Two combustion turbines powered by natural gas will be the heartbeat of WSU’s electric generation system, if the Board of Regents gives its approval May 10 for a new university power plant.

The proposal calls for a 28-megawatt combined heat-and-power production system to be built on east Grimes Way at Olympia Ave., below Jewett Observatory. This is a redesigned version of the power plant proposed last year.

Ten months ago, the university was proposing a $92 million cogeneration plant that it would co-own and manage with an outside company. The Legislature realized the need to replace the university’s 70-year-old heating system and allocated $23 million to fund the project. Shortly after, fluctuating electricity and fuel prices prompted WSU to call time out, analyze its plans and options, and prepare a new design that was more flexible, less costly and allowed greater control over plant operation.

Under the new proposal, the university will fully own the power plant, lock stock and boiler. The new proposal calls for a combination electric/steam heat power plant that would provide enough electricity to cover its current and future needs and heat the university via its existing steam distribution system.

New power plant estimates come to $56 million. To finance the project, the university will establish a nonprofit corporation, which will issue approximately $33 million in tax-exempt bonds for costs not covered by the state.

“This option provides the university with the most reliable steam and electricity at the lowest annual cost,” said Greg Royer, vice president of Business Affairs.

In essence, here’s how the plant works. The university will use natural gas (with fuel oil as a backup) to propel the primary combustion turbine generators, which produce up to 20 megawatts of electricity — more than the university’s daily need. Heat from these turbines will be captured via two heat recovery steam generators. These generators will hook into a condensing steam turbine that will produce another 8 megawatts of electricity. The condensing steam turbine will distribute the steam heat and electricity out to the campus.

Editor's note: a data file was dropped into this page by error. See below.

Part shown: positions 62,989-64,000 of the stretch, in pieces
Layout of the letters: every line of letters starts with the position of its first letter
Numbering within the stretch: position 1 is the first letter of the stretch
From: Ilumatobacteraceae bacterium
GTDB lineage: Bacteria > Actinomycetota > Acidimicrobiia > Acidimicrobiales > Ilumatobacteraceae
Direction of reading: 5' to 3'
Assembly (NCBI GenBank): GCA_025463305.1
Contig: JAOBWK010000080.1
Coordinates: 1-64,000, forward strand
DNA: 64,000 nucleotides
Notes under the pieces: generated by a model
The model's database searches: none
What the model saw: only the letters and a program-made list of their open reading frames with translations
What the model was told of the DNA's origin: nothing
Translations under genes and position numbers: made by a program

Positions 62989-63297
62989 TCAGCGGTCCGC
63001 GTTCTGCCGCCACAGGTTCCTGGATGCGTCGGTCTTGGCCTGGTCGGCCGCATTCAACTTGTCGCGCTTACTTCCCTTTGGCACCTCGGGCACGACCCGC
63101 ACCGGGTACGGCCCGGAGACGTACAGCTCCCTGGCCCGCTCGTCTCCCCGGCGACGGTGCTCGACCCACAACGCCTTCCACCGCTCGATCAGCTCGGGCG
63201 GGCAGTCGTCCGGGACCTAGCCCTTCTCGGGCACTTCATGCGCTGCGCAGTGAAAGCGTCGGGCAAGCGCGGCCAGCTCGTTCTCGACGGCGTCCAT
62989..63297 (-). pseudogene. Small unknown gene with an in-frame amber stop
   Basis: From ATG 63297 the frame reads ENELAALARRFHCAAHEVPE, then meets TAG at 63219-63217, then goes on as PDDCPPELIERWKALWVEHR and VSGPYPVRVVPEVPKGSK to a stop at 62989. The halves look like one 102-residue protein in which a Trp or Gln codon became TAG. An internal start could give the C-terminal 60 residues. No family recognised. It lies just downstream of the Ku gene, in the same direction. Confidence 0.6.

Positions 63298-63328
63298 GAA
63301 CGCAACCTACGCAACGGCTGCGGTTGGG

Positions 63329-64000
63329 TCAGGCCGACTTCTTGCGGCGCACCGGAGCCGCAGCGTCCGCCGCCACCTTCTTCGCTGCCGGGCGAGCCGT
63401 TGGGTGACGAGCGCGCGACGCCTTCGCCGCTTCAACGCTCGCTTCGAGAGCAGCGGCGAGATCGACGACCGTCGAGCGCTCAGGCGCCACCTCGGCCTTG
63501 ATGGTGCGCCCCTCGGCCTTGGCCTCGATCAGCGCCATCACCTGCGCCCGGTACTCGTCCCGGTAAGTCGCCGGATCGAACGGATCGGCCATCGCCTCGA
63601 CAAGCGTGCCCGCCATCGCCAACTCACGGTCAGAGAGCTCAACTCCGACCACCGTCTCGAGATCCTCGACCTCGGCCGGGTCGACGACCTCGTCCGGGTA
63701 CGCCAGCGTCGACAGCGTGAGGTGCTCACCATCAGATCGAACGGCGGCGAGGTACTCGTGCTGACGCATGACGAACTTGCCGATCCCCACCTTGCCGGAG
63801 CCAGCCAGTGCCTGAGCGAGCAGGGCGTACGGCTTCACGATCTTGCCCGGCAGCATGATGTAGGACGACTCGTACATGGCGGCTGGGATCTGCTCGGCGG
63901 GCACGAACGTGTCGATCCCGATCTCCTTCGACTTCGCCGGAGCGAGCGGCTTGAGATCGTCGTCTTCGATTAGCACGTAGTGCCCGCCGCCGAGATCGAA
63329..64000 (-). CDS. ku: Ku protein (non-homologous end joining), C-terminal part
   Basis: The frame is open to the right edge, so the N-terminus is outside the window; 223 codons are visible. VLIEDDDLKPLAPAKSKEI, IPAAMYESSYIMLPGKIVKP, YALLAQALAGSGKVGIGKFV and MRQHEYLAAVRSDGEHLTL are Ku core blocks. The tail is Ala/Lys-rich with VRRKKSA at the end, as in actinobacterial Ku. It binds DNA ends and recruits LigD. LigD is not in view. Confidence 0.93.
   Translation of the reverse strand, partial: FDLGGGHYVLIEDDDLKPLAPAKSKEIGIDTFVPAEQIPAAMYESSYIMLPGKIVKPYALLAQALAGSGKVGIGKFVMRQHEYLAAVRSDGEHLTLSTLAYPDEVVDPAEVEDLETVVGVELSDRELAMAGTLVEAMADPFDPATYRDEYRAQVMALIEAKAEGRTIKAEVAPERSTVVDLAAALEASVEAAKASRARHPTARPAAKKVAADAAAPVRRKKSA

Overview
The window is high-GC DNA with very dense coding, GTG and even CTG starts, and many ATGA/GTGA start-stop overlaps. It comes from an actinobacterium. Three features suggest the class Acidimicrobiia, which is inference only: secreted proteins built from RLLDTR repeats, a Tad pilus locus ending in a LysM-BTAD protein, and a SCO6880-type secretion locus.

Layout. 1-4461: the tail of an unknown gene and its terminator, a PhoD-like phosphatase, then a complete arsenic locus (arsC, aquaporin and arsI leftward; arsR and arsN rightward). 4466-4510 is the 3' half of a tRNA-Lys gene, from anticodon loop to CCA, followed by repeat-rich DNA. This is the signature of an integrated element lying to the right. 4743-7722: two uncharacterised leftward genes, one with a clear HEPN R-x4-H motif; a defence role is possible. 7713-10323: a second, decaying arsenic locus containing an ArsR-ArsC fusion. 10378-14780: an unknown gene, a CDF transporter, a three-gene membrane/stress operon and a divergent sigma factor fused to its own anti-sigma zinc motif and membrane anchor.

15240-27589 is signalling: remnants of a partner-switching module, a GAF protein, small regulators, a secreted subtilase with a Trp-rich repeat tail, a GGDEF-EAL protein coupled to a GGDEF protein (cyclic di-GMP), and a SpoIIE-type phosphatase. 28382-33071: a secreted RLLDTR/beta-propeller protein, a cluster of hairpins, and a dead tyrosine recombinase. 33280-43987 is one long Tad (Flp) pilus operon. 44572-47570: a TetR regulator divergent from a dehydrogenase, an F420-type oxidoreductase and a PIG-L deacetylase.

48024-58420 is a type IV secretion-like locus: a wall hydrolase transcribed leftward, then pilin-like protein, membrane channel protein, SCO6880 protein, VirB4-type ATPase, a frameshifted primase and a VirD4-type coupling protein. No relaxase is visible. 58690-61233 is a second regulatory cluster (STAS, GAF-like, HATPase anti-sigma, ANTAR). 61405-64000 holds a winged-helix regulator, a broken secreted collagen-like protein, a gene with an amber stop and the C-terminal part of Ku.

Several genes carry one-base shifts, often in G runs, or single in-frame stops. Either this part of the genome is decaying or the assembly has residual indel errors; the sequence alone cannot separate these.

System exhaust will be funneled out a 25-meter-high stack. The new system also will incorporate the two new package boilers the university installed at the existing steam plant and brought online this year.

If natural gas becomes unavailable or high priced, the university can switch to Number 2 heating oil as its primary fuel.

The university uses about 14 to 15 megawatts of power in an average day, with peaks hitting about 23 megawatts. All excess electricity would be sold via the spot sales market.

The university and its nonprofit corporation will contract with Trigen Energy Corporation of New York to operate and maintain the power plant. Trigen, or another agency, will also manage the purchase of fuel and the sale of excess power.

In addition, the project calls for decommissioning the existing steam plant on the west end of campus, site remediation and removal of the coal pile.

If approved construction could begin as early as this June, with a possible completion in spring 2004.